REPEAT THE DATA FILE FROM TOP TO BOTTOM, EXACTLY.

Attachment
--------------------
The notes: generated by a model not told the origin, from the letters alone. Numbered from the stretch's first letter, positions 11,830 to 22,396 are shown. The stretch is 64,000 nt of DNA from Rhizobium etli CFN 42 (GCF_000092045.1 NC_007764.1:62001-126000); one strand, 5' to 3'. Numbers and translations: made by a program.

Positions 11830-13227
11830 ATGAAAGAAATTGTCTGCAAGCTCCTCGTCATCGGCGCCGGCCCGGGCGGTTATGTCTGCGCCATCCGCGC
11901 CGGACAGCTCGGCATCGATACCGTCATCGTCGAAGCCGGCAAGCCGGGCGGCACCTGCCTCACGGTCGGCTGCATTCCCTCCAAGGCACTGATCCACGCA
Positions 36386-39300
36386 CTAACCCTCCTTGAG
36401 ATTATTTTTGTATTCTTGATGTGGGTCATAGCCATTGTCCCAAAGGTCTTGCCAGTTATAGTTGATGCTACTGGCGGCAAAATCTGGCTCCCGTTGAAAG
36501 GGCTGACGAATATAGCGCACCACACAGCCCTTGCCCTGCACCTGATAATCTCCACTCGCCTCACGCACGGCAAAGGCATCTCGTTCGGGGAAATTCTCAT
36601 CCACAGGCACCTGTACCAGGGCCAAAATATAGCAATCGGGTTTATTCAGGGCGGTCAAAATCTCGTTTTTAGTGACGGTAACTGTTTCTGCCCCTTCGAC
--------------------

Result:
The notes: generated by a model not told the origin, from the letters alone. Numbered from the stretch's first letter, positions 11,830 to 22,396 are shown. The stretch is 64,000 nt of DNA from Rhizobium etli CFN 42 (GCF_000092045.1 NC_007764.1:62001-126000); one strand, 5' to 3'. Numbers and translations: made by a program.

Positions 11830-13227
11830 ATGAAAGAAATTGTCTGCAAGCTCCTCGTCATCGGCGCCGGCCCGGGCGGTTATGTCTGCGCCATCCGCGC
11901 CGGACAGCTCGGCATCGATACCGTCATCGTCGAAGCCGGCAAGCCGGGCGGCACCTGCCTCACGGTCGGCTGCATTCCCTCCAAGGCACTGATCCACGCA
Positions 36386-39300
36386 CTAACCCTCCTTGAG
36401 ATTATTTTTGTATTCTTGATGTGGGTCATAGCCATTGTCCCAAAGGTCTTGCCAGTTATAGTTGATGCTACTGGCGGCAAAATCTGGCTCCCGTTGAAAG
36501 GGCTGACGAATATAGCGCACCACACAGCCCTTGCCCTGCACCTGATAATCTCCACTCGCCTCACGCACGGCAAAGGCATCTCGTTCGGGGAAATTCTCAT
36601 CCACAGGCACCTGTACCAGGGCCAAAATATAGCAATCGGGTTTATTCAGGGCGGTCAAAATCTCGTTTTTAGTGACGGTAACTGTTTCTGCCCCTTCGAC